From 2000 to 2003 I became more heavily involved in training educators and researchers in the use of computer based teaching and learning tools. Some of the tools included TI graphing calculators, digital probes, NetLogo (and StarLogo), Web-based Science Inquiry Environment, World Watcher, Project Interactivate, Stella, RiverWeb, Mathematica, Chemviz and Biology Student Workbench. I co-conducted seminars and workshops for in-service teachers and faculty in computational science, modeling and visualization with EdGrid, the National Computational Science Leadership Program, the SuperComputing 2002 (SC2002) Education Program, the SuperComputing 2003 (SC2003) Education Program, Revitalize, the National Computational Science Institute, and CSynergy. In the summer of 2003, I was also the lead instructor for the UIUC College of Engineering weeklong G.A.M.E.S. computer science camp for 8th-9th grade girls, which used NetLogo as a platform for the students to create their own computer games.

At this time, my wife and I looked to move back to the area we grew up (northern suburbs of Chicago), in order to bring our two kids closer to their grandparents.     This led me to take a teaching position at Park  View School District 70 in Morton Grove, Illinois in 2003, were I still teach 8th grade mathematics and science today.

With the support of our administration and staff, our school has adopted very progressive educational materials in the middle grades for mathematics and science.  My schools' science teachers implemented and piloted many reform based science units, including ones from both IQWST (Investigating Our World Through Science and Technology) and PBIS in the development phases for both of those programs.    Having now adopted and taught IQWST in grades 6-8 at my school for the past 4-5 years, my fellow middle school science teachers and I are very excited to help other teachers and schools in their adoption or evaluation of IQWST, by providing training workshops for teachers new to the curriculum.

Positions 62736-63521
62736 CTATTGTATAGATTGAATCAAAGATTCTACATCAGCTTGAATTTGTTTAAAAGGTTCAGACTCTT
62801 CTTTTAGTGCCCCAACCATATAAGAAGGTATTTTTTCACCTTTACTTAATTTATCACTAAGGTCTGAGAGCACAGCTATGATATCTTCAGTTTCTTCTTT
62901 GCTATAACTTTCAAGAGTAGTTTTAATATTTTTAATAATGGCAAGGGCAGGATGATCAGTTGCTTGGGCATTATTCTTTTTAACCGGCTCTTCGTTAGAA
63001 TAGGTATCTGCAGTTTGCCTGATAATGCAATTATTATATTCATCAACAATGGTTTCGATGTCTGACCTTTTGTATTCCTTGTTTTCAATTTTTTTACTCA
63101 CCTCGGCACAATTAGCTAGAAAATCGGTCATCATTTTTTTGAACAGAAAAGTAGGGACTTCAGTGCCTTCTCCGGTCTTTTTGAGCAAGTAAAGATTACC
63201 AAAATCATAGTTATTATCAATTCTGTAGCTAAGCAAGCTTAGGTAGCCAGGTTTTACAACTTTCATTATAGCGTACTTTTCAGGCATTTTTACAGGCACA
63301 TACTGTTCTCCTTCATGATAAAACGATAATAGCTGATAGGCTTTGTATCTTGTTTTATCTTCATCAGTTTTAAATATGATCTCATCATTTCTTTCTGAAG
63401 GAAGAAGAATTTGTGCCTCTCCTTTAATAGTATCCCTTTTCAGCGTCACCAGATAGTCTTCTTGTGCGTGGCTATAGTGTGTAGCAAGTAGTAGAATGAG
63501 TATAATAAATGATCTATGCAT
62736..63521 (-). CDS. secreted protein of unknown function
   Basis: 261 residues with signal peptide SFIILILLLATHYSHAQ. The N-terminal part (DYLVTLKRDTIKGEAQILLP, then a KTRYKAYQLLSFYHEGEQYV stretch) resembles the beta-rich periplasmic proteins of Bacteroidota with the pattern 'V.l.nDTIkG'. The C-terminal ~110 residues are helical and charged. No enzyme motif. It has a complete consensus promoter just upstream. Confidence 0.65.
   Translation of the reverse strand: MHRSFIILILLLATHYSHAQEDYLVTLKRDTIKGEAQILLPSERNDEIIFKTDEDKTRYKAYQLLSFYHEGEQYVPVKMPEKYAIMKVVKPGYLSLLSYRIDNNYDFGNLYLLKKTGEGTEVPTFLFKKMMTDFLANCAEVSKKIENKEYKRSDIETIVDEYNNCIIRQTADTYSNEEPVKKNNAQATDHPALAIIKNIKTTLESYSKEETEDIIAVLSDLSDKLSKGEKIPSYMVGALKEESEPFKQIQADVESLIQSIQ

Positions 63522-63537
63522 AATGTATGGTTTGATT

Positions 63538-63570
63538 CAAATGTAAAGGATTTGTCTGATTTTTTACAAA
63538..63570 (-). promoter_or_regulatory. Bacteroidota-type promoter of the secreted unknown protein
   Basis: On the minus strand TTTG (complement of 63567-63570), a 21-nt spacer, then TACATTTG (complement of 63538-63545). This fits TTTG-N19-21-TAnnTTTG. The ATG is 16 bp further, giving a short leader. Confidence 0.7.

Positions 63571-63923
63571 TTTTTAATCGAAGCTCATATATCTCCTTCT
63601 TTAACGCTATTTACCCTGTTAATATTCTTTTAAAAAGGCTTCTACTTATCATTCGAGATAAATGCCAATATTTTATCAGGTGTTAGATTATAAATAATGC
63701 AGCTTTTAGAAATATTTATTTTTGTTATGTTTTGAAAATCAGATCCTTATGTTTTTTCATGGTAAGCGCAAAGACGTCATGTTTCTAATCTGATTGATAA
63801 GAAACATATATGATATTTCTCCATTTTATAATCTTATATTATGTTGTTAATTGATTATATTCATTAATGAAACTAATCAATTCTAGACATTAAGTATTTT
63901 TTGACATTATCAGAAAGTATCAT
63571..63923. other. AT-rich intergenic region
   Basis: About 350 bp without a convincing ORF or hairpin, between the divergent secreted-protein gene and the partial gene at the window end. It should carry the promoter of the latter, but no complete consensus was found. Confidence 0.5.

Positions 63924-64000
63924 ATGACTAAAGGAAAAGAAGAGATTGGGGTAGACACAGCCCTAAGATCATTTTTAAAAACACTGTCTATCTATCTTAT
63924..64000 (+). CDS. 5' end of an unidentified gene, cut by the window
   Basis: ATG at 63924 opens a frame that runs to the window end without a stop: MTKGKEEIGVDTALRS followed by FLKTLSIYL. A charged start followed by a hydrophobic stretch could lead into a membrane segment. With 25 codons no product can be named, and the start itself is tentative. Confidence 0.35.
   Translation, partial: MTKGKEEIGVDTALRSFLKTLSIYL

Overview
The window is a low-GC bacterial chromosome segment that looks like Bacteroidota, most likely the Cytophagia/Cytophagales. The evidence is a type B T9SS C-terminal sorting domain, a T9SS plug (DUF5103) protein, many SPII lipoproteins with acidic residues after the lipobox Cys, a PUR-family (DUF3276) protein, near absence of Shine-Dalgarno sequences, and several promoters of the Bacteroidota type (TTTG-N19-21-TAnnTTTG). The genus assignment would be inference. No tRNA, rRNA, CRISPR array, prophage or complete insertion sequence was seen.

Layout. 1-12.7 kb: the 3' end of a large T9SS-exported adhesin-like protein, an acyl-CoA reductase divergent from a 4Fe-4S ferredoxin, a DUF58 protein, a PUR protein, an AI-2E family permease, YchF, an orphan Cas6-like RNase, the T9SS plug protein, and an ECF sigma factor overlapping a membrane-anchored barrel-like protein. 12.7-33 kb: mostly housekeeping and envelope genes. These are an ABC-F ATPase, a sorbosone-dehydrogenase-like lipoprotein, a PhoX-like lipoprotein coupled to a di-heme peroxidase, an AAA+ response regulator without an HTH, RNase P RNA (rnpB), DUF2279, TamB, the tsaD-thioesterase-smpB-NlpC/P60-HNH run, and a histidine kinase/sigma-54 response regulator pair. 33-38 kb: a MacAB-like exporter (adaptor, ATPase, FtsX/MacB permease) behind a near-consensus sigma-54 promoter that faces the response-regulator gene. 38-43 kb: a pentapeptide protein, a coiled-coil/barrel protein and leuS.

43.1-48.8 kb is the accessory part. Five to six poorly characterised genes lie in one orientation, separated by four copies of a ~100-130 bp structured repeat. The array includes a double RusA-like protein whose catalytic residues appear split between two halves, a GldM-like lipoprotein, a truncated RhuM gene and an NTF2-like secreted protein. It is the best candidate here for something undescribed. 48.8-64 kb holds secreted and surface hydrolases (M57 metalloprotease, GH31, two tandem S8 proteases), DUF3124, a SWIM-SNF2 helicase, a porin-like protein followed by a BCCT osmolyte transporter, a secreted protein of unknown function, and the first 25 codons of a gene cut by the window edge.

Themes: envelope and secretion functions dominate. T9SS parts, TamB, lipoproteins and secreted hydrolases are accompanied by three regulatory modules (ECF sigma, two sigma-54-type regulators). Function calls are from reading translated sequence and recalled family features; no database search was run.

While the majority of my work with Northwestern is designing instructional materials with Uri Wilensky through the Center for Connected Learning, I also co-teach a project-based science education course (LS 435) with Brian Reiser on the science education research and practice related to inquiry-based learning, conceptual change, and curriculum and activity design.  And, in the past few years I have been working with AAAS Project 2061 evaluating and testing science assessment items. 




Awards/Honors
2013 - ISTA/ExxonMobil Outstanding Illinois Teacher of Science